The City of Calgary takes a hard-line stance against graffiti. On at least four different web pages, the City declares that it is "a crime that affects everybody" and that it ruins the "natural and architectural beauty of a city." So, when a project was announced to offer young artists the chance to tag Shaw Millennium Park, it seemed Calgary was getting interested in helping to promote a vital part of youth culture.
Two days later, they shut it down when graffiti was sprayed everywhere, not just on the designated space. People reacted, stupidly, by completely vandalizing Millennium Park, costing the city an estimated $60-80,000 in clean-up fees. What's more, the vandals -- and that is what they are, vandals -- used incredibly disparaging racial and sexual epithets in anger over the closing of the project.
This "payback vandalism" was, simply put, the fault of all the stakeholders. The City needed to think this through a little bit better -- instead of making Dave Brunning (a.k.a TheKidBelo) the sole person responsible for oversight of the project. They also shouldn't have immediately reacted by cancelling the project only two days into its implementation. Skaters and graffiti artists are a group of youths who believe themselves to be persecuted by "the man," and the closing was obviously going to be seen as "the man" trying to get back at them.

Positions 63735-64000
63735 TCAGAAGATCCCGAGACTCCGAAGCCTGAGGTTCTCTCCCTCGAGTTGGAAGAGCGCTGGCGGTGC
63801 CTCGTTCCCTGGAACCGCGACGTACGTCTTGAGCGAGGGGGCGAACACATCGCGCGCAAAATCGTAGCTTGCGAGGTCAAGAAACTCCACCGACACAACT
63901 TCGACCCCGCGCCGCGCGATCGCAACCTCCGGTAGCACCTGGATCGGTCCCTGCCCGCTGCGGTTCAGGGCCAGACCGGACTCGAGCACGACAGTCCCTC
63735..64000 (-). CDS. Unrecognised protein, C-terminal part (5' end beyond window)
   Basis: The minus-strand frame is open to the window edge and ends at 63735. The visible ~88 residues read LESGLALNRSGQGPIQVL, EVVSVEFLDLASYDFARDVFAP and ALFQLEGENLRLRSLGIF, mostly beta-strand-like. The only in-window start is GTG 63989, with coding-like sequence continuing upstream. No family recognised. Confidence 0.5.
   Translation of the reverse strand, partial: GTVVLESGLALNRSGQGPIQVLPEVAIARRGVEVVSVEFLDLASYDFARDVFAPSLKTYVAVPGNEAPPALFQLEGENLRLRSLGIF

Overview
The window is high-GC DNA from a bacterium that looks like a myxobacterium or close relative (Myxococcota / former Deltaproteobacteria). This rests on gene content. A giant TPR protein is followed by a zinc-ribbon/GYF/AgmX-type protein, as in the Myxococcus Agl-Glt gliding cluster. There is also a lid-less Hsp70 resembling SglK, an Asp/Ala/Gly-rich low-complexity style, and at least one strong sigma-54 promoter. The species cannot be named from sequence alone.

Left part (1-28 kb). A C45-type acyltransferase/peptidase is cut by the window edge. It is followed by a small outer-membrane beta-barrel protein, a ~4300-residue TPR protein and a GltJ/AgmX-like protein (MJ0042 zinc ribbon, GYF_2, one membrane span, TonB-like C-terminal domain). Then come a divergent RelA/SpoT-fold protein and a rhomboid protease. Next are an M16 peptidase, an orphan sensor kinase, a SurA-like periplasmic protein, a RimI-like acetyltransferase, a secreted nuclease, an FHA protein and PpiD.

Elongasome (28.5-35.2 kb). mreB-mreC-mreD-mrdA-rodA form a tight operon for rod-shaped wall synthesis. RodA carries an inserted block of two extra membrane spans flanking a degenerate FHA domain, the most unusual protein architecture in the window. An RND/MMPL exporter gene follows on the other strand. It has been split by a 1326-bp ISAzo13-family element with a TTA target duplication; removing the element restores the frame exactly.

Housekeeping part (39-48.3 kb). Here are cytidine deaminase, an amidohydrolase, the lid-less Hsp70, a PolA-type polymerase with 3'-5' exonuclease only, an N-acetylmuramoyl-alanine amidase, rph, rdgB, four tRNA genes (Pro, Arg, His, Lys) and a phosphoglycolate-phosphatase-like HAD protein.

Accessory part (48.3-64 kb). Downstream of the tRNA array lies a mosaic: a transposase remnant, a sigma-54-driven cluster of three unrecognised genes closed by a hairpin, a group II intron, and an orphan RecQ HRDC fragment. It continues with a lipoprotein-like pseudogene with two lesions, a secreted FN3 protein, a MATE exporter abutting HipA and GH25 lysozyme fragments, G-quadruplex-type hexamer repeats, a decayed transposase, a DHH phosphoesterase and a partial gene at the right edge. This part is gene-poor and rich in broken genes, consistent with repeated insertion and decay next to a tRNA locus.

Secondly, fault for the program's shutdown belongs to the program's participants. They were the ones who initially felt they were allowed to tag everything and not follow a very simple rule -- keep it to the designated area. If they had just followed that guideline the City may have decided to keep the program going longer, offering new spaces up for art graffiti.
Instead, with the vandalism of Millennium Park, city hall and the public will only believe, wrongly, that there is no point in even offering youth additional spaces to try their wares. Graffiti art has been set back by this vandalism, with images of John Mar standing in the ugly, graffiti-laden bathrooms in Millennium Park etched into people's minds.
These images associate the art-form as childish vandalism, something future artists who attempt to mainstream graffiti art in Calgary will have to deal with head on. Sadly, mainstreaming graffiti will probably take even longer in Calgary now. All thanks to a city that didn't want to follow through on a project that had some hiccups to start off with and a group of youths who reacted far too extremely for their own good.